How tall does Glass Gem Corn get?

Size of ears range from 3-8 inches. Height of plants depend upon water, but can reach up to 9 feet, typically 6 feet. Glass Gem can be harvested approx. 110-120 days after planting when the husks are dry and brown for the most intense and translucent colors.

How long does it take glass gem corn to grow?

Glass Gem corn is a warm season annual in the grass family. The plants take 100 to 110 days to grow from seed to harvest. They’re pollinated by wind and gravity when the pollen grains (produced by tassels on top of the stalk) fall onto the corn silk (which grows from the tips of the ears).

Can glass gem corn be popped?

Glass Gem corn can easily be dried for decoration, popped for popcorn, cooked into hominy, or ground to a beautiful cornmeal.

Can glass gem corn be eaten?

It should be noted that, while glass gem corn is edible, it’s not sweet off the cob. It’s a flint variety, which is often used to make flour, or simply ornamental. … On the genetics: “It is not sweet corn. It is a flint type, but a great mix of colors.

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Can you eat glass gem Cherokee Indian corn?

This corn is so beautiful that people often ask the question, “is Glass Gem Corn edible?” And the answer is yes, absolutely! Another question is, “how to eat Cherokee Glass Gem Corn?” Not only does it make for great decoration, it also makes for great cornmeal or even delicious homemade popcorn!

How do you know when glass gem corn is ready?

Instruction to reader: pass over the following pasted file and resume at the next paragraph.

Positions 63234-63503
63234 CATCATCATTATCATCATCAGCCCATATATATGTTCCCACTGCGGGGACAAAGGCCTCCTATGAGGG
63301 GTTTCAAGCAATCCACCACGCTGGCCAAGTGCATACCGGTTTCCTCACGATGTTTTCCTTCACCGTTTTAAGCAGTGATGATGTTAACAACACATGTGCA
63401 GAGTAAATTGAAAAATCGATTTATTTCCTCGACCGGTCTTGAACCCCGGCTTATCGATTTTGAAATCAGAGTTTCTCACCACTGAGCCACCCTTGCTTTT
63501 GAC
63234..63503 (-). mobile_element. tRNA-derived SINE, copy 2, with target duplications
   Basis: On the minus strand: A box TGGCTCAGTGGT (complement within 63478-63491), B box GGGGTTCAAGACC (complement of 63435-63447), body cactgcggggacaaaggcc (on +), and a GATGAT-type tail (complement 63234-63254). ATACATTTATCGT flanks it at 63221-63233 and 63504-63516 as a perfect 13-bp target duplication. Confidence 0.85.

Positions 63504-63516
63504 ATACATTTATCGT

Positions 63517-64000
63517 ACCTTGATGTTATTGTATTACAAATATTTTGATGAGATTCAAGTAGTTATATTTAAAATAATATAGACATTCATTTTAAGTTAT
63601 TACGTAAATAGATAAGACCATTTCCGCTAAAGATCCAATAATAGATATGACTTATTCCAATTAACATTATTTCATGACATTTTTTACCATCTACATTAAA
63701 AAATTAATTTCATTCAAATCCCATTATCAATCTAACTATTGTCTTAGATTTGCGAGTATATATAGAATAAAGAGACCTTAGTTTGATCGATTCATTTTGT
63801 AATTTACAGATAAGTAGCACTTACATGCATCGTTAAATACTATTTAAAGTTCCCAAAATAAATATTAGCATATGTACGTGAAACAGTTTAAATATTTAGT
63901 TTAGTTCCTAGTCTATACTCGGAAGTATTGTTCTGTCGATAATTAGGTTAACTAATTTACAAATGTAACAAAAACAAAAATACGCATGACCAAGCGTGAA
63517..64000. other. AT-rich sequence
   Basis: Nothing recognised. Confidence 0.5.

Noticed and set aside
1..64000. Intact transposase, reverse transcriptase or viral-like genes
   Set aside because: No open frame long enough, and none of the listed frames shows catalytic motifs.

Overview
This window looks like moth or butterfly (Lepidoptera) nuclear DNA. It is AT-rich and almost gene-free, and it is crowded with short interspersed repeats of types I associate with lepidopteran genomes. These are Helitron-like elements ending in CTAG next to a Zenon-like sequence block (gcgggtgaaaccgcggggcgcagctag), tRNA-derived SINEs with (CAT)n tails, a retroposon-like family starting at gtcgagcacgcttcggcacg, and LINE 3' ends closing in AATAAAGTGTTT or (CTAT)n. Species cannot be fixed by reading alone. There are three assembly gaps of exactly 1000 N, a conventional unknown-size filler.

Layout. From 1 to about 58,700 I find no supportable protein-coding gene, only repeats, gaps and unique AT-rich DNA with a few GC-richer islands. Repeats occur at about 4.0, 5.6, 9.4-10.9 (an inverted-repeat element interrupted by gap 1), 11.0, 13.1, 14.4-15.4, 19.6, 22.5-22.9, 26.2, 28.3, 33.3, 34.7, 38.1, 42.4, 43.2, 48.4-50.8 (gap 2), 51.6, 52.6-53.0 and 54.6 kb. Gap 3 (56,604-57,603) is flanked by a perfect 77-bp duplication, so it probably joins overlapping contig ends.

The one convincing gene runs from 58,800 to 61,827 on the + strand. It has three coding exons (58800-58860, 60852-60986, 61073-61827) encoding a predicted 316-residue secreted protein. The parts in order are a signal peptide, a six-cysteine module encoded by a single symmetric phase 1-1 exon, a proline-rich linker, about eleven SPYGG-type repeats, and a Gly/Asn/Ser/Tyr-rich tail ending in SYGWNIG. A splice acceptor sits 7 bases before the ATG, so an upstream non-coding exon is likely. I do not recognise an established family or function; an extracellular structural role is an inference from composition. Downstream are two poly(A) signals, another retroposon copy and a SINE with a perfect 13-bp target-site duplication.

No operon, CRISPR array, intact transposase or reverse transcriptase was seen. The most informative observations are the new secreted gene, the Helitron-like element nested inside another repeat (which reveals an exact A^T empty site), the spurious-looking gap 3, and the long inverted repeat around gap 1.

What is this? Your corn will be fully dry when you cannot press your fingernail into the kernels and they are as ‘hard as flint’. When it is completely dry, you can keep your glass gem corn for many years. It will also be ready for further processing if required.

Where does glass gem corn grow best?

Ideally, corn loves sunny and wind-protected space. If you’re fond of planting corn in rows, with glass gem corn, it’s actually better to plant it in blocks, 3 deep by 3 wide. The extra space will give your corn an easier time pollinating.

What is Rainbow corn?

Unlike sweet corn, rainbow corn isn’t one to eat straight off the cob. It’s a type of flint corn that has a hard outer layer, which is great to grind down into cornmeal for dishes like grits and polenta. Glass Gem corn can also be used to make popcorn, but sadly, it doesn’t come out rainbow colored.

Can you eat rainbow corn?

If we told you it was a beautiful piece of corn rainbow jewelry, you’d probably believe it. In fact, it’s a completely edible ear of corn originating from some special seeds you’ll soon be able to order and plant yourself. In fact, the corn is completely edible.

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Can you eat stain glass corn?

Glass gem corn is a flint corn, so it is not usually eaten like corn on the cob. However, you can use it to make cornmeal to use in other recipes. You can also pop the kernels into popcorn. … From there, you can pop it or grind it into cornmeal.

Does glass corn taste good?

Glass Gem is predominantly a popcorn (a subcategory of flint corn) and can be ground into cornmeal for use in dishes such as polenta or grits, or popped. This variety was selected for its majestic beauty and colors. However, it does have good corn flavor.

Is Rainbow sweetcorn real?

Glass Gem corn, a unique variety of rainbow-coloured corn, became an Internet sensation in 2012 when a photo of the sparkling cob was posted to Facebook. … Shortly after, the company that sells the rare seeds, Native Seeds/SEARCH, began ramping up production to meet the high demand.

Who created glass gem corn?

Its origin traces back to Carl Barnes, a part-Cherokee farmer living in Oklahoma. Barnes had an uncanny knack for corn breeding. More specifically, he excelled at selecting and saving seed from those cobs that exhibited vivid, translucent colors.

Is glass gem corn genetically modified?

Glass Gem corn is not a GMO crop.

In fact, this variety likely healthier than the corn you might buy at a store, which may have been genetically modified rather than artificially selected. Barnes artificially selected the prettiest corn from his crop and decided to grow from those seeds the following year.

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